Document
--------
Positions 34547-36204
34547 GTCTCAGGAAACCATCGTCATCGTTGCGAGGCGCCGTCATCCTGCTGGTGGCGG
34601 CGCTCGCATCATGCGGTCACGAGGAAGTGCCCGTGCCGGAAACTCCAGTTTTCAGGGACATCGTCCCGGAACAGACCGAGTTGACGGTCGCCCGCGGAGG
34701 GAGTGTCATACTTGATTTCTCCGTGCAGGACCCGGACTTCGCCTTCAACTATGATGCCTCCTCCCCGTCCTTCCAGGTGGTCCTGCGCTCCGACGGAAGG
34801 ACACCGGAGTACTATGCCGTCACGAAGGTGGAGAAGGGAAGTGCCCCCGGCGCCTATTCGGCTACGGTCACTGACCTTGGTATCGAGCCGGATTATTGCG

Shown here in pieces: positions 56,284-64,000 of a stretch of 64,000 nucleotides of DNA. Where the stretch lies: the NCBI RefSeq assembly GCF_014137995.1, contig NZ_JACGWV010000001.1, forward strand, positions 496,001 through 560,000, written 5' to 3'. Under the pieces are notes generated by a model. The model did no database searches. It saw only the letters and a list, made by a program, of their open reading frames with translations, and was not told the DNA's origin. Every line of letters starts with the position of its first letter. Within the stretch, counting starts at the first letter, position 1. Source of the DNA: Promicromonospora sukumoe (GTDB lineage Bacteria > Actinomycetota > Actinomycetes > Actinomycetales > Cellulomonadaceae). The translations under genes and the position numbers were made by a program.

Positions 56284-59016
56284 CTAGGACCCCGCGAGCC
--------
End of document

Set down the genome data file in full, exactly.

Positions 34547-36204
34547 GTCTCAGGAAACCATCGTCATCGTTGCGAGGCGCCGTCATCCTGCTGGTGGCGG
34601 CGCTCGCATCATGCGGTCACGAGGAAGTGCCCGTGCCGGAAACTCCAGTTTTCAGGGACATCGTCCCGGAACAGACCGAGTTGACGGTCGCCCGCGGAGG
34701 GAGTGTCATACTTGATTTCTCCGTGCAGGACCCGGACTTCGCCTTCAACTATGATGCCTCCTCCCCGTCCTTCCAGGTGGTCCTGCGCTCCGACGGAAGG
34801 ACACCGGAGTACTATGCCGTCACGAAGGTGGAGAAGGGAAGTGCCCCCGGCGCCTATTCGGCTACGGTCACTGACCTTGGTATCGAGCCGGATTATTGCG

Shown here in pieces: positions 56,284-64,000 of a stretch of 64,000 nucleotides of DNA. Where the stretch lies: the NCBI RefSeq assembly GCF_014137995.1, contig NZ_JACGWV010000001.1, forward strand, positions 496,001 through 560,000, written 5' to 3'. Under the pieces are notes generated by a model. The model did no database searches. It saw only the letters and a list, made by a program, of their open reading frames with translations, and was not told the DNA's origin. Every line of letters starts with the position of its first letter. Within the stretch, counting starts at the first letter, position 1. Source of the DNA: Promicromonospora sukumoe (GTDB lineage Bacteria > Actinomycetota > Actinomycetes > Actinomycetales > Cellulomonadaceae). The translations under genes and the position numbers were made by a program.

Positions 56284-59016
56284 CTAGGACCCCGCGAGCC